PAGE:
Afraid of Exerting Authority? Here's How to Stop Yourself from Becoming A Permissive Parent
Wed, April 21, 2021

Afraid of Exerting Authority? Here's How to Stop Yourself from Becoming A Permissive Parent

 

Tracy Trautner of Michigan State University Extension, a university that helps people improve their lives, said parents who practice a permissive parenting style see their kids as an equal rather than as children. Gift-giving and bribery are the primary tools parents used instead of boundaries and expectations. Parents demand very little of their child and they also have difficulty saying “no” to avoid confrontation or assert their authority. Permissive parents also avoid punishing their children.

The Association With Parenting Styles With Child Behavior and Caries (2015)

Dr. Jeff Howenstein, DMD, MS, and colleagues of life sciences and biomedical journal portal PMC collected data from 132 parent/child dyads. 66% exhibited authoritative parenting, 25% exhibited permissive parenting, 8% exhibited authoritarian parenting, and 1% exhibited permissive/authoritative parenting.

Authoritative parenting style represented 93% of children with positive children and 7% exhibited negative behavior. Permissive parenting represented 58% with positive behavior and 42% with negative behavior. Authoritarian parenting comprised 45% of children with positive behavior and 55% with negative behavior. It was revealed that kids with authoritative parents exhibited more positive behavior compared to authoritarian and permissive parents.

Authoritative parenting represented 20% of children with caries and 80% of kids without caries. Permissive parenting comprised of 32 children (97%) with caries and one child (3%) without caries. Authoritarian parenting accounted for 91 percent% of children with caries and one child (9%) without caries. The data suggested that children of authoritative parents had less caries in comparison to those with authoritarian and permissive parents.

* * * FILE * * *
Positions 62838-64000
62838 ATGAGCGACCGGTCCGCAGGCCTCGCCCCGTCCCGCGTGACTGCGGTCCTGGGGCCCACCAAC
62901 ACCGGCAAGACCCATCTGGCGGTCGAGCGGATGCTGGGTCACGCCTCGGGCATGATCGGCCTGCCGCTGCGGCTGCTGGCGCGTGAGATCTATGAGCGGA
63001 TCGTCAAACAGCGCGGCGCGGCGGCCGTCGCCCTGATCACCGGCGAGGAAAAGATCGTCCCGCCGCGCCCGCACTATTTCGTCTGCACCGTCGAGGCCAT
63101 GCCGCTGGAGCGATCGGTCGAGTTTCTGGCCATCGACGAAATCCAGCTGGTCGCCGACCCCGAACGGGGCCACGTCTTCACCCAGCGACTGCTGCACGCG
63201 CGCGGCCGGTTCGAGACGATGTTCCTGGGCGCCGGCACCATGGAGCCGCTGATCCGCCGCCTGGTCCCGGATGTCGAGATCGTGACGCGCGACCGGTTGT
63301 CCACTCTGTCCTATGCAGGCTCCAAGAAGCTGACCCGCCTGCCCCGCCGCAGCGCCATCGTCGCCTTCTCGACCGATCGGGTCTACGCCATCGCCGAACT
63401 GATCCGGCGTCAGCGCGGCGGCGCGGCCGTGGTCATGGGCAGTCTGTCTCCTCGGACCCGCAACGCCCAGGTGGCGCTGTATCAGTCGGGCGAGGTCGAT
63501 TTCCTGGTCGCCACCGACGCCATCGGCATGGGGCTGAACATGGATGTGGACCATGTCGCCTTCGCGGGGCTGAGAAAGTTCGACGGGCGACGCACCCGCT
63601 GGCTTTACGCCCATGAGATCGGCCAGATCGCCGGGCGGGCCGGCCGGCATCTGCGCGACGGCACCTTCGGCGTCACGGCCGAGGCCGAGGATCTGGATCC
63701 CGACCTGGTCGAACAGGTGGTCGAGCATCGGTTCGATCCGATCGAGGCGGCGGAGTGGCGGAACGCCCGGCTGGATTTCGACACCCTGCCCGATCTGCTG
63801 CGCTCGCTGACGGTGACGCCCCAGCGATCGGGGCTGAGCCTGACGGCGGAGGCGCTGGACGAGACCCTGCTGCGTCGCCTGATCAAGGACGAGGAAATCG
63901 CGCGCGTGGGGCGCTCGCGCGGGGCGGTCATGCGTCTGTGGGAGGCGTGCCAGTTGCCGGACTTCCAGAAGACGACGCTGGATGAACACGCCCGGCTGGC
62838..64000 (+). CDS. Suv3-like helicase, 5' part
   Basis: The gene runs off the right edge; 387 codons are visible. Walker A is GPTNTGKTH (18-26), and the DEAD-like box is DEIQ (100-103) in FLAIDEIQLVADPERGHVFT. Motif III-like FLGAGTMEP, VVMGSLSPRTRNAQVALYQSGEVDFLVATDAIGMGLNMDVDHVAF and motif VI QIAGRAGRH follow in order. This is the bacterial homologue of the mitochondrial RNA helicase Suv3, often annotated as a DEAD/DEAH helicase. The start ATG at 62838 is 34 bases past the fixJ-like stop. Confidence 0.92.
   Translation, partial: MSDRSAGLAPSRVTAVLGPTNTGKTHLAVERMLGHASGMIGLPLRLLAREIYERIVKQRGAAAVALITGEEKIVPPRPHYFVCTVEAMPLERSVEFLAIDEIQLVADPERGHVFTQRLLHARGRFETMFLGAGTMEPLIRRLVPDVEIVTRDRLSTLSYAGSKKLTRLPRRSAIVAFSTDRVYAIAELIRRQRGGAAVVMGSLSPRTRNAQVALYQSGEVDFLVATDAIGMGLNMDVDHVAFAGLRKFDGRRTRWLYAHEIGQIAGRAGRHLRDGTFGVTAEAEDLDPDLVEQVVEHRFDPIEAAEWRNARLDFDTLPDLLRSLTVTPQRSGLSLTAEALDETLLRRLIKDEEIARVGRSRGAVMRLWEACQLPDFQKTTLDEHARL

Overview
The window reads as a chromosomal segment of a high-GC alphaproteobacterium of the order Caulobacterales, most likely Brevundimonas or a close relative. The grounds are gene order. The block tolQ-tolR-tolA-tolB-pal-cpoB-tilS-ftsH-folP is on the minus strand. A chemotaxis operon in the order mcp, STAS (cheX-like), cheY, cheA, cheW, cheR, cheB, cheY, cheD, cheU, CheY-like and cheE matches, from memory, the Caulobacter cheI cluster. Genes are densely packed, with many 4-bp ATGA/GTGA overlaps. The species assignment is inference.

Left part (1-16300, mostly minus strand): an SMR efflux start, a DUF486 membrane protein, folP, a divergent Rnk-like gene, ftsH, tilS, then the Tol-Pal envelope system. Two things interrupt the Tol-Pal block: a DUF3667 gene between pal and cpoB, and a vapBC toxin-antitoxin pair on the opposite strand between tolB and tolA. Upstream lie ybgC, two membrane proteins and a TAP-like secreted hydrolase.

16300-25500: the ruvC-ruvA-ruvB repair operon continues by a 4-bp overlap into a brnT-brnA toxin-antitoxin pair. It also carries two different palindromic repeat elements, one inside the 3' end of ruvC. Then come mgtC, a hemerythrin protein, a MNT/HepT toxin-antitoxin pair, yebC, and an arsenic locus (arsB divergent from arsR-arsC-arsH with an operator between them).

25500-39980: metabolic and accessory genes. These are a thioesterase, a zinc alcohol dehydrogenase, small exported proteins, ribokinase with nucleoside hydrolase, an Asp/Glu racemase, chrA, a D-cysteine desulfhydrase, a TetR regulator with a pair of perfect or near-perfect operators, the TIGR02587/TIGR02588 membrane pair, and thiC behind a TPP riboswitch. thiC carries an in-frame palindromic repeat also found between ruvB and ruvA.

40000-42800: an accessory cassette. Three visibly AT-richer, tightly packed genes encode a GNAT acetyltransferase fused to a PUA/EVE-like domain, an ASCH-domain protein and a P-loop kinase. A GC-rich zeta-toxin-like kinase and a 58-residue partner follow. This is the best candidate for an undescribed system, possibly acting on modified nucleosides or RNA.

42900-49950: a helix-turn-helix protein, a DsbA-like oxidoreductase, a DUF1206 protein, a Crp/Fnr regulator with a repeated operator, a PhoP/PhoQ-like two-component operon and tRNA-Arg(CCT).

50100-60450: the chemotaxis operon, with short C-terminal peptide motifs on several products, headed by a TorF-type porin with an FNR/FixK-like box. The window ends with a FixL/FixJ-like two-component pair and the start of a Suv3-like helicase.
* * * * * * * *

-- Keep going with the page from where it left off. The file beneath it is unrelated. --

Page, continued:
Dr. Howenstein and his team concluded that authoritative parenting had the most consistent positive impact on children. Authoritative parenting was correlated with more desirable behavior and less dental caries than authoritarian and permissive parenting. The researchers’ findings were consistent with other psychological studies, which emphasized that children with authoritative parents exhibit greater emotional control regulation, have happier dispositions, and improved social skills.  

The Association Between Parenting Styles and Attachment Among Pre-School Kids In the Gaza Strip (2017)

Eman MAS, Fadel AH, and Abdel Aziz MT of Juniper Publishers, an open access journal, gathered 392 parents of preschoolers for their study. They found that the parents exhibited a controlling-oriented parenting style (64%), followed by authoritative (22.7%), flexible (11%), and a combination of all three styles (2.3%). When it came to the attachment styles of preschoolers, 86% were secure, 9.7% were insecure, and 4.3% were equal.

Among insecure children, the insecurity factor with the highest percentage was “anxious” (65.8%), followed by “controlling” (10.5%), “avoidant-distancing” and “anxious and controlling” (7.9%), “anxious and unspecified” (5.3%), and “avoidant, anxious, and controlling” (2.6%). The results suggested the need for parental training to help parents raise their children better and foster open communication with them in their early years. Courses for couples can encourage them to use parenting styles better to address insecurity issues with their children.  

 

 

How Do Permissive Parents Act?